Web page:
Learn how Classical Music harbors subliminal and not-so subliminal Pagan messages.
Hi folks! My name is Candice Larrivee, my internet handle is Amarfa, and I am a music nerd. I am working my way through college to obtain a Bachelor of Arts in Music, with a concentration in Voice. Music school is hard work, and I was having trouble trying to integrate a daily prayer routine into my hectic schedule of full time work and full time college. I came up with a way to include my spirituality in a way that wouldn't sacrifice my school work. I decided to approach music history from the point of view of a Pagan, and I have found so much that I want to share with the world!
First, though, I've got to say that I'll be speaking from a technical point of view; this blog is, after all, in the Pagan Studies category here on PaganSquare. Second, I think academia should be written in an accessible style with humorous metaphor that gets the point across by being simultaneously entertaining and factual. Third, I'm in the process of developing a website that when it goes live, it will be groundbreaking in its approach and what it encompasses: that Classical Music is more Pagan than anyone truly realizes at this point in time, and this blog will be a shameless plug and shameless resource when that happens.
So, what is "Risky Material: Pagan Music Project," and why was it named that way? Risky Material was originally the title for an Honors Project that I wanted to work on. While the project fell by the wayside, my interest in it never waned. Truth be told, my ideas are too big for a 50 page paper. I want to trace the evolution of Pagan Music from the earliest archaeological finds up into the modern day, in a scholarly hunt for interesting facts, but through Classical Music. It was named "Risky Material" because I know and expect the findings of the project to be against the grain of academic trend, and I know and expect that the word "Pagan" will undoubtedly relegate my research to a 'fringe' category.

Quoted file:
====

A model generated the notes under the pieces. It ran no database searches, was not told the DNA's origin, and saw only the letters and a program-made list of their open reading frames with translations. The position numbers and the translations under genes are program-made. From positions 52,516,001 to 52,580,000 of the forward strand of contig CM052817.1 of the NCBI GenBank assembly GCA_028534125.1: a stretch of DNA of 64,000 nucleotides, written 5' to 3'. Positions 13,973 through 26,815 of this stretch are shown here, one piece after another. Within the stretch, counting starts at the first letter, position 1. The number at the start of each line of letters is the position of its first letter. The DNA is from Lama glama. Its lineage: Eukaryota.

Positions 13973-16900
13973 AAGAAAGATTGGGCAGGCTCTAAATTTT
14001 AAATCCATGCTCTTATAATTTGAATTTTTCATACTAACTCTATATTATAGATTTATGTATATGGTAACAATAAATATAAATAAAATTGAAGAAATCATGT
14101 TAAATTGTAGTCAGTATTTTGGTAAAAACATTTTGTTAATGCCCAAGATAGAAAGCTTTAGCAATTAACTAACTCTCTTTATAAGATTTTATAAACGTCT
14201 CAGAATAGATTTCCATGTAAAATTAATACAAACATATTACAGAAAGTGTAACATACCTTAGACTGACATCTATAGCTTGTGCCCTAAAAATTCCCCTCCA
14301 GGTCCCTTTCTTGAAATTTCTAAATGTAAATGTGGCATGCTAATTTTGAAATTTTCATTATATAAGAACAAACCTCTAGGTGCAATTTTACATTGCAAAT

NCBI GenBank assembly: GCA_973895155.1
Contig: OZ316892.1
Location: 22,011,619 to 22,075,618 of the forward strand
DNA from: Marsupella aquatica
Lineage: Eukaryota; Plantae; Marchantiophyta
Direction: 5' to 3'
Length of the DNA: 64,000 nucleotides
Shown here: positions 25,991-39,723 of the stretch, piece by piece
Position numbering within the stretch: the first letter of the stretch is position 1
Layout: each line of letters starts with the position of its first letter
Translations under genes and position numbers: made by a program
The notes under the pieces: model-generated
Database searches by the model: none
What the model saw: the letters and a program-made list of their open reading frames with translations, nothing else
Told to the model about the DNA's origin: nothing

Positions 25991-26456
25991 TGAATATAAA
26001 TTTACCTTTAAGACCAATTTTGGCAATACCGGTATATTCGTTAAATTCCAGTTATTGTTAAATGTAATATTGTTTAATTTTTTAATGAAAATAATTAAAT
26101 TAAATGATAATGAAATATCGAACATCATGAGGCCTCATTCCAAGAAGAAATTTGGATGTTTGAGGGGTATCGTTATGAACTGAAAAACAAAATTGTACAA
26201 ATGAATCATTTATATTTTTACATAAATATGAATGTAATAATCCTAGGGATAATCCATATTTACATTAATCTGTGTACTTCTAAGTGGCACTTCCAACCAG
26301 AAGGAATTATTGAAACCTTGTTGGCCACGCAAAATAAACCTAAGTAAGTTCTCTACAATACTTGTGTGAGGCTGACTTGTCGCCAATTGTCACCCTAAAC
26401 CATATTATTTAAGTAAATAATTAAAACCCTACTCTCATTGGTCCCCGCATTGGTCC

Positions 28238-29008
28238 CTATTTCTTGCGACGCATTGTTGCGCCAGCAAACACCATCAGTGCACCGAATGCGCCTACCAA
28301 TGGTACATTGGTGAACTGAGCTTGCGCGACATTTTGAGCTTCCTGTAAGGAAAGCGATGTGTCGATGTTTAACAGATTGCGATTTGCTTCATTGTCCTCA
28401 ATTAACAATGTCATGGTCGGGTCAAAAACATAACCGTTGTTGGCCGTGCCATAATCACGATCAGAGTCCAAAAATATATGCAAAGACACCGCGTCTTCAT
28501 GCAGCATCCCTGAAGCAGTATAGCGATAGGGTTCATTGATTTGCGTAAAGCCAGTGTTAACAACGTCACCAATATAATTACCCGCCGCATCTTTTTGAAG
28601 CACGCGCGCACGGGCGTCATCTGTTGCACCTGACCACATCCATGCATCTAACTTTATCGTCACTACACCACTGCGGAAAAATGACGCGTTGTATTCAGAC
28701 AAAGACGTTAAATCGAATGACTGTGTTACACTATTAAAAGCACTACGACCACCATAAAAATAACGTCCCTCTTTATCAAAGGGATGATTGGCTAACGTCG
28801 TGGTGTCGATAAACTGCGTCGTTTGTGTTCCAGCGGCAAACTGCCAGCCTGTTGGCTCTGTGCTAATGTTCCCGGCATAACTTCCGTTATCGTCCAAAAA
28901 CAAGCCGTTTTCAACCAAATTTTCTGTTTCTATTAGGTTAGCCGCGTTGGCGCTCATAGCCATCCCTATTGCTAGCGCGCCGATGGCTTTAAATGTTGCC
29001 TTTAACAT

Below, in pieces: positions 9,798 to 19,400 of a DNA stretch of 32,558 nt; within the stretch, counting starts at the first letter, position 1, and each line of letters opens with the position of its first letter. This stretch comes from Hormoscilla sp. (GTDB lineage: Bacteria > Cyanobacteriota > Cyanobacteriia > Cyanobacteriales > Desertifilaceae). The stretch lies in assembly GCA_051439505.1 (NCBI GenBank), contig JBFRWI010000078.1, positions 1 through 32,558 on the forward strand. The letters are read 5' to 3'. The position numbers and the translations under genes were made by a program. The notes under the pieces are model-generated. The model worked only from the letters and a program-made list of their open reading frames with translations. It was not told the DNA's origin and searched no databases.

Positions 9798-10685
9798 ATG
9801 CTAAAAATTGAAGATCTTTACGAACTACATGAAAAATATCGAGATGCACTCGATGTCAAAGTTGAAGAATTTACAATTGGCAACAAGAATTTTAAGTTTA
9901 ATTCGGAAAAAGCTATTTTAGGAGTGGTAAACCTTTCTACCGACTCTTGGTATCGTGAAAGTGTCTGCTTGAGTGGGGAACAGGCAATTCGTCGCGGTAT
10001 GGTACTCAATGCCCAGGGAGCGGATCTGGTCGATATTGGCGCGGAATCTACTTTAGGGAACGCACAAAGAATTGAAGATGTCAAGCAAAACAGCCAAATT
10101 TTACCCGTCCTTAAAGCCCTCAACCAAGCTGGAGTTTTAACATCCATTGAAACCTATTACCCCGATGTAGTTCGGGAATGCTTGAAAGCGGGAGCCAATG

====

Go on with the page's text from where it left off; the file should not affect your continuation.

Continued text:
I think that one of the best things I can do to increase the visibility of Classical Music while promoting my own Pagan beliefs to sympathetic listeners is to include YouTube and web references to the pieces I'll be speaking of. Yes, it will be a review of sorts, but a Pagan exegesis of classical music tradition in its intent.
As a reader, this first post is your initiation into the world of Pagan Classical Music. As an example of what I'll be writing about, I choose for you to listen to and consider "Prelude a l'apres-midi d'une faune" by Claude Debussy. Inspired by and based upon a poem by Stephane Mallarme, ( Afternoon of a faun) "Prelude" is at first, a piece of what's called "program music" and at second, a symphonic tone-poem.
Program music is instrumental symphony orchestra with no singers, that nonetheless is specifically crafted with a story to tell. As can be inferred, Debussy was so enamored of Mallarme's word-poem that he wrote a tone-poem as a musical answer to it.
In the late Nineteenth and early Twentieth centuries, a faun was a politically softened way of referring to a satyr. The satyr plays the flute in the dusky afternoon, chasing nude nymphs and mating with them. The flutes and wind instruments are the lead instruments (as one would have lead guitar in a band, for example) directly as a result of the instrument the faun plays in the poem to attract the nymphs to him. Nymphs, of course, being the satyr's female sexual counterpart. Try to imagine what lines in the poem that the music reminds you of, because this was the intent of Debussy's composition. In my next post, I'll continue with Debussy's Afternoon of a Faun in much more detail, and give you some history behind Debussy, Mallarme', and the blooming occult climate in Paris at the turn of the 19th into the 20th century. This is just a taste of what is to come! Stay tuned!
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